When a subclass inherits behavior from another class, it doesn't need to sit by and accept the method definitions of its superclass. It can override the method definitions of its superclass. For instance, we may want to cause our ContractedEmployee class to return a different "title" than instances of our Employee class. In our ContractedEmployee class, we might cause the getTitle method of the Employee class to be overridden by creating a method within ContractedEmployee which has a different implementation. For example, it may always return "Contractor" instead of a job-specific title.

In Zope, inheritance is used extensively. For example, the Zope "Image" class inherits its behavior from the Zope "File" class, because images are really just another kind of file, and they share many behavior requirements. But the "Image" class adds a bit of behavior which allows it to "render itself" by printing an HTML tag instead of causing a file download. It does this by overriding the index_html method of the File class.

Object Lifetimes

Object instances have a specific lifetime. This lifetime is typically controlled by either a programmer or a user of the system in which the objects "live".

Instances of web-manageable objects in Zope like Files, Folders, DTML Methods and such span from the time the user creates them until they are deleted. You will often hear these kinds of objects described as persistent objects. These objects are stored in Zope's object database (the ZODB).

Other object instances have different lifetimes. There are object instances in Zope which last for a "programmer-controlled" period of time. For instance, the object that represents a web request in Zope (often called REQUEST), has a well-defined lifetime. Its lifetime lasts from the moment that the object publisher receives the request from a remote browser until the response is sent back to that browser. It is then destroyed automatically. Zope "session data" objects have another well-defined lifetime. These objects last from the time that a programmer creates one on behalf of the user via his code until such time that the system (on behalf of the programmer or site administrator) deems it necessary to throw away the object in order to conserve space or indicate an "end" to the user's session. This is defined by default as 20 minutes of "inactivity" by the user for whom the object was created.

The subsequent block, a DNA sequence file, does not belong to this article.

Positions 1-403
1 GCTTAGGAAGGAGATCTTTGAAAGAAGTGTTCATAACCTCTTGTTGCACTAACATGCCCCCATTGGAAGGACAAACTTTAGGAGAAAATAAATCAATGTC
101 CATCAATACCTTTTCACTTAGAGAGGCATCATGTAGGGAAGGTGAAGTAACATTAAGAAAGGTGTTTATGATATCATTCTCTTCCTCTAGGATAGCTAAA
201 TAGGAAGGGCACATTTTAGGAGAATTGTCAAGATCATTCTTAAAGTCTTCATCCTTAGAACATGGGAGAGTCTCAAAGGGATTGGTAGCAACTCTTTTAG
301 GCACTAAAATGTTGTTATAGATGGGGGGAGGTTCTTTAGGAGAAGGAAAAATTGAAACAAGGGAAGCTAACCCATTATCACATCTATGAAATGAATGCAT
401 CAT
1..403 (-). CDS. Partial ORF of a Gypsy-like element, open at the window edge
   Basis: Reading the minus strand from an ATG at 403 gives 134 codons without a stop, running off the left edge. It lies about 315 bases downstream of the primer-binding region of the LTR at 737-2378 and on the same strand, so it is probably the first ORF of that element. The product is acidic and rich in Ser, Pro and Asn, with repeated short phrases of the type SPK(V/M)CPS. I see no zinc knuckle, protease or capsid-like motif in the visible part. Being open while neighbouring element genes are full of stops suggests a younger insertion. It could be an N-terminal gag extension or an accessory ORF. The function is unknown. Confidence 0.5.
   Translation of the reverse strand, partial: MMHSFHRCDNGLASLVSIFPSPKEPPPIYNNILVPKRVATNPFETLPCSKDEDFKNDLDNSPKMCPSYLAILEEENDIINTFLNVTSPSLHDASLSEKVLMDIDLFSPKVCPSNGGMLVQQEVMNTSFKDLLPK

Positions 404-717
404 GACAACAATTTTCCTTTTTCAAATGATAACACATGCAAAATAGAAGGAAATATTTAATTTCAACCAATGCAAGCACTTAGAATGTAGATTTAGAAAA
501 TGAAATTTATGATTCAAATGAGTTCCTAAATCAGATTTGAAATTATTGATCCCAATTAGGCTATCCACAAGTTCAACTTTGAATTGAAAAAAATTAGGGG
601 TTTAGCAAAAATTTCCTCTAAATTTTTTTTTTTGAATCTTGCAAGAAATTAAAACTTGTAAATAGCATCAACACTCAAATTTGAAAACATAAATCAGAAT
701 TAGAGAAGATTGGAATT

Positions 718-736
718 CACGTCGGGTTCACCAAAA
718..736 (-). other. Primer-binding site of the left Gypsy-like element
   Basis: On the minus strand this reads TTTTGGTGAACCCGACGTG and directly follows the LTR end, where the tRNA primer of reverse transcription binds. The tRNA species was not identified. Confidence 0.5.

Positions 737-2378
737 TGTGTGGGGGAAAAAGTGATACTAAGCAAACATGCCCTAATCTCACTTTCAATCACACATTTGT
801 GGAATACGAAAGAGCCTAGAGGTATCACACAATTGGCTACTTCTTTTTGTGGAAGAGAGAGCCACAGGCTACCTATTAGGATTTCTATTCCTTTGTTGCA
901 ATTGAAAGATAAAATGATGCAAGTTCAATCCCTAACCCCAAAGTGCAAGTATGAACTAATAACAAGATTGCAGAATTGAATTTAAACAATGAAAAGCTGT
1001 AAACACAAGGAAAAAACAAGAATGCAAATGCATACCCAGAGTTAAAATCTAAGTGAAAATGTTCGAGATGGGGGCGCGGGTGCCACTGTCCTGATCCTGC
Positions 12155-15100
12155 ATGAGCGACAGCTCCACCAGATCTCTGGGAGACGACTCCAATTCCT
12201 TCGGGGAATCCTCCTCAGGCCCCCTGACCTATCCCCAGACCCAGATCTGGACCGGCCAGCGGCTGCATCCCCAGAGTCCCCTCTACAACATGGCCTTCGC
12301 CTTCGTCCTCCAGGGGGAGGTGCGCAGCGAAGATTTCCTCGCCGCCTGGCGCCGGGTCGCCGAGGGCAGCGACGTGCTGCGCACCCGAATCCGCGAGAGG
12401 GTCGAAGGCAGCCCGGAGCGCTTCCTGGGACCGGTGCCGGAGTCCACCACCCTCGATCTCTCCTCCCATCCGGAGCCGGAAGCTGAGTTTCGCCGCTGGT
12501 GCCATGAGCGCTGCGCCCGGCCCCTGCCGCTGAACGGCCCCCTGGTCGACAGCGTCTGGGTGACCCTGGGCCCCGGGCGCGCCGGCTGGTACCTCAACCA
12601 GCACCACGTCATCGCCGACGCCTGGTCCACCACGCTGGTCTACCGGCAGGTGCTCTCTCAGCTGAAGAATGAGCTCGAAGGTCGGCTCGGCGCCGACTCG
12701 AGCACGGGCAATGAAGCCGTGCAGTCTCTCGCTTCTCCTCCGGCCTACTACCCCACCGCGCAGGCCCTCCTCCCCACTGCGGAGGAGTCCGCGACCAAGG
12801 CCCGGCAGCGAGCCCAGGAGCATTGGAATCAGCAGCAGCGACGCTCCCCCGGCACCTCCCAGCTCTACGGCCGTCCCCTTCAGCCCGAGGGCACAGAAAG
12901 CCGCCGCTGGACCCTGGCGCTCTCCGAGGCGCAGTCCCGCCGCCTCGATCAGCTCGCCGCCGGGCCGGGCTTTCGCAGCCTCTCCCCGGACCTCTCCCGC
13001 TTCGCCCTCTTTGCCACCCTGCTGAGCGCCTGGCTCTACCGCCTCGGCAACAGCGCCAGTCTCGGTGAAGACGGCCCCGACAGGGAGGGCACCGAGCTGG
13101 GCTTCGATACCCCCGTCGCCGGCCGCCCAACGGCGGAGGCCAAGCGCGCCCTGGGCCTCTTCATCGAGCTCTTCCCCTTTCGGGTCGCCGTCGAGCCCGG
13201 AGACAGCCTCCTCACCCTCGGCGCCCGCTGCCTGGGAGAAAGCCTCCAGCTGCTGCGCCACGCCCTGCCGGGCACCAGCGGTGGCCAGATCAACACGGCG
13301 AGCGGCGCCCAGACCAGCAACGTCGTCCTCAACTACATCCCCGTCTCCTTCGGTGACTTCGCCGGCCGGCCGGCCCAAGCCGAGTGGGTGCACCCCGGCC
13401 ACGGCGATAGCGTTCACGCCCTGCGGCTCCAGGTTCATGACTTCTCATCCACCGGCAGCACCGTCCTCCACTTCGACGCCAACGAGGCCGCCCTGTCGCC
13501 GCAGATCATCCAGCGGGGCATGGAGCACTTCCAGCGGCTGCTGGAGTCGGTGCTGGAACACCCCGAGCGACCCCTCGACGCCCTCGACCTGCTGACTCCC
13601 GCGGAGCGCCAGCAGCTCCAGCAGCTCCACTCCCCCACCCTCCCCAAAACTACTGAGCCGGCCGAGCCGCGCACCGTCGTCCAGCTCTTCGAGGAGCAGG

Zope is an object-oriented development environment. Understanding Zope fully requires that you grasp the basic concepts of object orientation. You should attempt to understand attributes, methods, classes, and inheritance before setting out on a "for-production" Zope development project.

For a more lighthearted description of what object orientation is and how it relates to Zope, see Chris McDonough's Gain Zope Enlightenment by Grokking Object Orientation. For a more comprehensive treatment on the subject of object orientation, buy and read The Object Primer by Scott Ambler. There are also excellent object orientation tutorials available on the Internet. See The Essence of Objects chapter of the book "The Essence of Object Oriented Programming with Java and UML". There is an extensive Object FAQ available at Cyberdyne Object Systems.

Last modified: 2008/03/28 09:59:40.906000 GMT-4 by brian.r.brinegar.1
Created: 2006/08/09 12:59:0.837000 GMT-4 by brian.r.brinegar.1.